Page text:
The committee strongly recommends the utilization of rigorous analytical methods in injury research. Collaborations between research centers are critical for assembling populations and cohort groups necessary for conducting large-scale randomized control trials, cohort studies, and case-control studies.
The committee also recommends intensified research in three promising areas for the injury field, specifically:
the continued development of physical, mathematical, cellular, and biofidelic models of injury, particularly for high-risk populations (such as children and small women) while continuing to use animals and cadavers to validate biomechanical models of injury;
the pathophysiology and reparative processes necessary to further the understanding of nonfatal injury causes and consequences, in particular, those that result. in long-term disability; and
differences in risk perception, risk taking, and behavioral responses to safety improvements among different segments of the population, particularly among those groups at highest risk of injury.
The lack of research training is a major barrier to the development of the field of injury prevention research. Training attracts young people to a field and equips them for a lifelong commitment to research and education. A cadre of talented young researchers ensures the growth, innovation, and continuity of a field, yet funding has not been forthcoming to train injury researchers.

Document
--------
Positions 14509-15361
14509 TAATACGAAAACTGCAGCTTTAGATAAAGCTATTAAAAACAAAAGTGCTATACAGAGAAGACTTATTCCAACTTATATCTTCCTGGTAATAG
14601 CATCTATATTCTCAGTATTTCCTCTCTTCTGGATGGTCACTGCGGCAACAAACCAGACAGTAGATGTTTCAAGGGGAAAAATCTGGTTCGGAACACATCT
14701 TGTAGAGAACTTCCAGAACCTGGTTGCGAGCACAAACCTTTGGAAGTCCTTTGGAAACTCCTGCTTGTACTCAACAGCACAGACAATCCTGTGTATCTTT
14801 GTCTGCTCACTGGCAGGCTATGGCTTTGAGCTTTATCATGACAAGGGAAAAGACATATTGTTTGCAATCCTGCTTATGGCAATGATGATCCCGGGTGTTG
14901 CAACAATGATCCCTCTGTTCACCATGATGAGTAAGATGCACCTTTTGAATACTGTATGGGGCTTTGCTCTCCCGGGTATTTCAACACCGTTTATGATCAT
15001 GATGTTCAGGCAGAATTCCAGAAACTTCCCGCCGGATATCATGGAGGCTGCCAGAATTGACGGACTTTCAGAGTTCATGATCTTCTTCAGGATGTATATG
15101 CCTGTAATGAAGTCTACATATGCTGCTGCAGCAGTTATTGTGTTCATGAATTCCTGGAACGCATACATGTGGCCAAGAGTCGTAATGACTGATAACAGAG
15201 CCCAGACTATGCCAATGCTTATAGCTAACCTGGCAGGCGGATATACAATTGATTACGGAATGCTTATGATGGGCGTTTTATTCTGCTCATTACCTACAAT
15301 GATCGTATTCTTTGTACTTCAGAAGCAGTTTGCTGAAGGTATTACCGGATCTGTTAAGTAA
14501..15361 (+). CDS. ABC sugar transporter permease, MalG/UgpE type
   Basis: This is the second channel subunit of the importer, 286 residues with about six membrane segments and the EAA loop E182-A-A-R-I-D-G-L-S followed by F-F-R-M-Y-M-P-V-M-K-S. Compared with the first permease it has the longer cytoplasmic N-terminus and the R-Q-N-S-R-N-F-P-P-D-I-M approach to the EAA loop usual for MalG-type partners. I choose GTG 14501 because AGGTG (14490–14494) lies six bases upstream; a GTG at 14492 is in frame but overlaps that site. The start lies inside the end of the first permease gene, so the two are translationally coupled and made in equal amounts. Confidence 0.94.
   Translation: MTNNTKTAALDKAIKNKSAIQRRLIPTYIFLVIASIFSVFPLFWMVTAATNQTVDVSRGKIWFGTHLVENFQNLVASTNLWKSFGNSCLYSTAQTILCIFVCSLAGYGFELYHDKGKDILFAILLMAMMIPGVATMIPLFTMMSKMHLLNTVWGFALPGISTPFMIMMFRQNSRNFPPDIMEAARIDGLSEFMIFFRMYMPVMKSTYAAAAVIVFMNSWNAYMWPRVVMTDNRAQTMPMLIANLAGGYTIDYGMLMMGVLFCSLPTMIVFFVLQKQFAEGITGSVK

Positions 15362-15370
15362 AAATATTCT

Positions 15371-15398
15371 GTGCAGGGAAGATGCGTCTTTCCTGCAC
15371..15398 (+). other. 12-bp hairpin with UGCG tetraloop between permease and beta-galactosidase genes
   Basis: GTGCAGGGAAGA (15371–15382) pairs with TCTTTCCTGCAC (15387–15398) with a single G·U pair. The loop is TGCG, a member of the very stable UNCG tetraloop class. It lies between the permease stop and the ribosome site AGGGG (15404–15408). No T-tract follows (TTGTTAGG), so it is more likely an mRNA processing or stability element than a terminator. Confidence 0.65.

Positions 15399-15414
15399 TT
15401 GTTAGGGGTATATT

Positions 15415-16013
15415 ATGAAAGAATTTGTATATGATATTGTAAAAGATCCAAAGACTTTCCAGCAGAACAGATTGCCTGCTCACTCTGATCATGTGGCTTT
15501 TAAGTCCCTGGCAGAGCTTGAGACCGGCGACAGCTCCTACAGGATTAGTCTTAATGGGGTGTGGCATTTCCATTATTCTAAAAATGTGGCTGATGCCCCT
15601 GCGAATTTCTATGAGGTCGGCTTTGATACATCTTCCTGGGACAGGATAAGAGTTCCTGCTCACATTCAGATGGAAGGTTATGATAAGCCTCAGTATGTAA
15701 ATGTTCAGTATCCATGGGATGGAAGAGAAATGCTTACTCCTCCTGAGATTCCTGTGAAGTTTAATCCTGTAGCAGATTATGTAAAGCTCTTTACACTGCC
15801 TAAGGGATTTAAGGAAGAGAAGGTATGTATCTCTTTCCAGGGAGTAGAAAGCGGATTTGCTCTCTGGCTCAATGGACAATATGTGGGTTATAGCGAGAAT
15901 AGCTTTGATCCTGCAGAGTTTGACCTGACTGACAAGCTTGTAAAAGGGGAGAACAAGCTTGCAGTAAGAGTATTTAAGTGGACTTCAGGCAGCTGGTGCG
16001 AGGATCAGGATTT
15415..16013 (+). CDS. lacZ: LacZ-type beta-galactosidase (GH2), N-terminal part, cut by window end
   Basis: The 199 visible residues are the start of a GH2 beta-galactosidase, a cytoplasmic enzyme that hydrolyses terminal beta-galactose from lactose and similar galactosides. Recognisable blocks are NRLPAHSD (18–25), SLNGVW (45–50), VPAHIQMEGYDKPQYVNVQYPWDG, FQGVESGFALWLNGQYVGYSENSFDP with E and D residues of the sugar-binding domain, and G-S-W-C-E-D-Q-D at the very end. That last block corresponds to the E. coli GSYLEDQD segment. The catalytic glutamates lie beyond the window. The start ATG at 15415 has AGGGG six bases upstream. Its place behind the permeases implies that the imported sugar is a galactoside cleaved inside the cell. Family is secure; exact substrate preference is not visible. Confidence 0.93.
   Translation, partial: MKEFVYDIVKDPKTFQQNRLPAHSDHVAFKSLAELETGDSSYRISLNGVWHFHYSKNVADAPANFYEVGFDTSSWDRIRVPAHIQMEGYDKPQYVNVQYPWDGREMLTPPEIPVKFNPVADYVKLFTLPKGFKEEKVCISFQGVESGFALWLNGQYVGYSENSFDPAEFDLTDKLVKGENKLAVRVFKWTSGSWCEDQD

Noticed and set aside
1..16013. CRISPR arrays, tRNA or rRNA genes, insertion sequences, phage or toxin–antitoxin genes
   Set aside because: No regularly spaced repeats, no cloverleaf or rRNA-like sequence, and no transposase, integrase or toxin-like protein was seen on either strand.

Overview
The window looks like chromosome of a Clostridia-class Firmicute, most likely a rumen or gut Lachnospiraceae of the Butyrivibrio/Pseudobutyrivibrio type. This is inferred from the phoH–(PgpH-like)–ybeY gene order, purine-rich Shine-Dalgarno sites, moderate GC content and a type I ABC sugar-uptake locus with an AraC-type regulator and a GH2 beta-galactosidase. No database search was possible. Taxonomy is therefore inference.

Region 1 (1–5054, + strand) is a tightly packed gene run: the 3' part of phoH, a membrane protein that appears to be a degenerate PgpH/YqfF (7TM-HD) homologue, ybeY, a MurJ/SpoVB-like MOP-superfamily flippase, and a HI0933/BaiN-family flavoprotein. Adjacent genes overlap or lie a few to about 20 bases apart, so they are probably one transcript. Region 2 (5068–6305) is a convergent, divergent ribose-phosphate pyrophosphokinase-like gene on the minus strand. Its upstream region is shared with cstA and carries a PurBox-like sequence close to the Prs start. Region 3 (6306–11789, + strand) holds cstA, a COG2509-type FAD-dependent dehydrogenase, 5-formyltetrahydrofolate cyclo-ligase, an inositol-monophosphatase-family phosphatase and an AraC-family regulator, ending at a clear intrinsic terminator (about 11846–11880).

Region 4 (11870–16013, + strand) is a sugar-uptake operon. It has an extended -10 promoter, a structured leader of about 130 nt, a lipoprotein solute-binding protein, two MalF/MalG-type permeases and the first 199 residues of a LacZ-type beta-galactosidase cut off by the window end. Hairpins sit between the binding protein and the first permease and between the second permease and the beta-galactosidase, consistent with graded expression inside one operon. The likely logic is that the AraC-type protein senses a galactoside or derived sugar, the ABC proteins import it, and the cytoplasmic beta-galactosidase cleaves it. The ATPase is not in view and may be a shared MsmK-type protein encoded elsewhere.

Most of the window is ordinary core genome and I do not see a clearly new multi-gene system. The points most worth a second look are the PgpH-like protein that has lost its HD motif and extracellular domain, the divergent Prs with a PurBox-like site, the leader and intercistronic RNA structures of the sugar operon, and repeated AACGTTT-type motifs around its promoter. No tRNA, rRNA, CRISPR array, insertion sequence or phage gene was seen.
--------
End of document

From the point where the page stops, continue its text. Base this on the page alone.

In addition to funds for training, the maintenance of a vital extramural research community will require adequate funding for investigator-initiated, peer-reviewed research grants. It is necessary to ensure viable careers for the country's best young researchers and to sustain experienced investigators. Investigator-initiated research should be encouraged to ensure the emergence of innovative approaches to injury research. To ensure the scientific rigor of this research, proposed projects should be peer reviewed by scientists outside the sponsoring federal agencies.
The committee recommends the expansion of research training opportunities by the relevant federal agencies (e.g., NCIPC, the National Institute for Occupational Safety and Health [NIOSH], and NHTSA). This includes an increase in the number of individual and institutional training grants for injury prevention; research grant proposals should have independent peer review. Adequate federal funding must be forthcoming to sustain careers in the injury field.